• Holmes says that it's too dangerous for Sir Henry to go to Baskerville Hall alone.
    • Holmes can't come himself, because he has business in London.
    • But he does know someone who can help: Dr. Watson.
    • Watson is like, wait, what
    • But Sir Henry is so grateful to Watson for agreeing to come to Baskerville Hall that Watson can't really protest.
    • As they finish up lunch, Sir Henry suddenly notices his brown boot hidden underneath a cabinet.
    • How did the boot reappear during lunch? 
    • That evening, Holmes gets confirmation that Barrymore has not left Baskerville Hall for London, so he can't be Sir Henry's spy.
    • Holmes also hears from the messenger boy—no luck finding the Times in the trash.
    • Holmes uses the cab number to track down the man who drove the bearded spy after Sir Henry. 
    • The driver, John Clayton, says that his bearded passenger was a detective by the name of Sherlock Holmes.
    • This "Sherlock Holmes" paid John Clayton a big tip to follow two men coming out of the Northumberland Hotel (men who we know were Sir Henry and Dr. Mortimer).
    • The real Holmes gives John Clayton some money and then laughs with Watson.
    • He realizes that the spy must have recognized Holmes when he started following Sir Henry.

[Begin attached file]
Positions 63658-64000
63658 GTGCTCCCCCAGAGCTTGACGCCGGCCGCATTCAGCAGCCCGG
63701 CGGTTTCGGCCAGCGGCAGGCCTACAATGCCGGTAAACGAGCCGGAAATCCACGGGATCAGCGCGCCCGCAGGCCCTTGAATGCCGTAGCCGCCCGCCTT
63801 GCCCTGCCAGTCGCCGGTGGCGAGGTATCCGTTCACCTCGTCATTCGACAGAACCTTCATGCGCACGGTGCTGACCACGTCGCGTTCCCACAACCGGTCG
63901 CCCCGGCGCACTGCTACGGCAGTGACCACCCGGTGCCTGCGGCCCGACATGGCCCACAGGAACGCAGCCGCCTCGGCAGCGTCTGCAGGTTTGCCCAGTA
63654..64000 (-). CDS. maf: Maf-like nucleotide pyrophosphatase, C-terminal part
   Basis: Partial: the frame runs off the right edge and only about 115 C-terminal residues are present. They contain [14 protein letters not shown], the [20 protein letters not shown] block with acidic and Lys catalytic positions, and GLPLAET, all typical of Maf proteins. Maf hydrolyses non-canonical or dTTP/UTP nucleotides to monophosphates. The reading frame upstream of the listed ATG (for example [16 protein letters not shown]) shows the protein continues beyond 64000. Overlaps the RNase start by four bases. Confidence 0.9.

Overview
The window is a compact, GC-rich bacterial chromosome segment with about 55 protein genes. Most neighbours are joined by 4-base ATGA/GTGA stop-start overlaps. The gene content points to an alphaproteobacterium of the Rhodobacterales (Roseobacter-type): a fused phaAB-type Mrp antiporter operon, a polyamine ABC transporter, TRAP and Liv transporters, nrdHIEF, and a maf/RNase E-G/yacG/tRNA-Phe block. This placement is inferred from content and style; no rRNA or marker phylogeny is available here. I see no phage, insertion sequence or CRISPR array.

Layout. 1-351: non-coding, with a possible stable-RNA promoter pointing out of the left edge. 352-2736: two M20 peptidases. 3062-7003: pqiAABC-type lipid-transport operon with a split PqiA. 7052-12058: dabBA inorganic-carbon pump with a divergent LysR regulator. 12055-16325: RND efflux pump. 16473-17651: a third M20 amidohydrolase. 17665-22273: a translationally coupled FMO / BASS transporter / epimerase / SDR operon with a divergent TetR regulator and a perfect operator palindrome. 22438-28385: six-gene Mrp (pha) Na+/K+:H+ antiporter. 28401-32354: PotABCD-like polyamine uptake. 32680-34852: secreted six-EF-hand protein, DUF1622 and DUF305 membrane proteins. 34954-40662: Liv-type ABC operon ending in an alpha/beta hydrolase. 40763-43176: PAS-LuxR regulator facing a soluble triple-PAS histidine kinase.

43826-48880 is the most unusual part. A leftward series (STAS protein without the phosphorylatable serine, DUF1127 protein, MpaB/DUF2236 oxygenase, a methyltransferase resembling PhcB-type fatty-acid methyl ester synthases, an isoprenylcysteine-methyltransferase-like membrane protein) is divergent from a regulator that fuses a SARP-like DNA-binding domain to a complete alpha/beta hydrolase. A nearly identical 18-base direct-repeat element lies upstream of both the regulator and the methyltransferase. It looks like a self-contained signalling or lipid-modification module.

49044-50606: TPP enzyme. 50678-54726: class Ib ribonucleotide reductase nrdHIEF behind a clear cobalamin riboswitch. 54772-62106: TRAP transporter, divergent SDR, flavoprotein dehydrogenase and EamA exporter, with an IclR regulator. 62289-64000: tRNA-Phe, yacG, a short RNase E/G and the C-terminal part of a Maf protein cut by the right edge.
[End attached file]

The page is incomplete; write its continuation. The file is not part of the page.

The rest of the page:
• Chapter 6

    Baskerville Hall

    • That Saturday, Holmes takes Watson to the train station to go to Baskerville Hall.
    • Holmes asks Watson to send him information about Sir Henry's neighbors.
    • Holmes gives Watson a quick list of people in the area:
      • Mr. and Mrs. Barrymore (the butler and his wife);
      • Dr. Mortimer (unlikely to be the murderer);
      • Mrs. Mortimer (totally unknown);
      • Stapleton (a local scientist);
      • Stapleton's sister (an attractive young woman); and 
      • Mr. Frankland (another neighbor).
    • When Dr. Mortimer and Sir Henry arrive at the train station, Holmes warns Sir Henry that it's not safe for him to go off on his own. Not. Safe.
    • Watson, Dr. Mortimer, and Sir Henry take the train to Devonshire. 
    • Watson notices that the landscape is a bleak and a little sad.
    • Plus, there are soldiers watching the road to Sir Henry's property.
    • The driver explains that a prisoner has escaped onto the moors.
    • And he's not just any prisoner—he's an insane murderer named Selden. 
    • When they arrive at Baskerville Hall, they see that it's a pretty gloomy place.
    • Barrymore welcomes Sir Henry to his (miserable-looking, but very grand) family home.
    • He also suggests that Sir Henry start hiring a full staff of servants to keep the old place up. 
    • Sir Henry wonders: is Barrymore planning on quitting? His family has worked for Baskerville Hall for generations.
    • In fact, Barrymore does want to leave: he and his wife were so weirded out by Sir Charles' death that they don't feel comfortable at the Hall any longer.
    • In the middle of the night, Watson hears the sound of a woman sobbing.
  • Chapter 7

    The Stapletons of Merripit House

    • The next morning, the sun is shining and the house seems less, well, cursed.
    • Even so, both Watson and Sir Henry agree that they heard a woman crying the night before.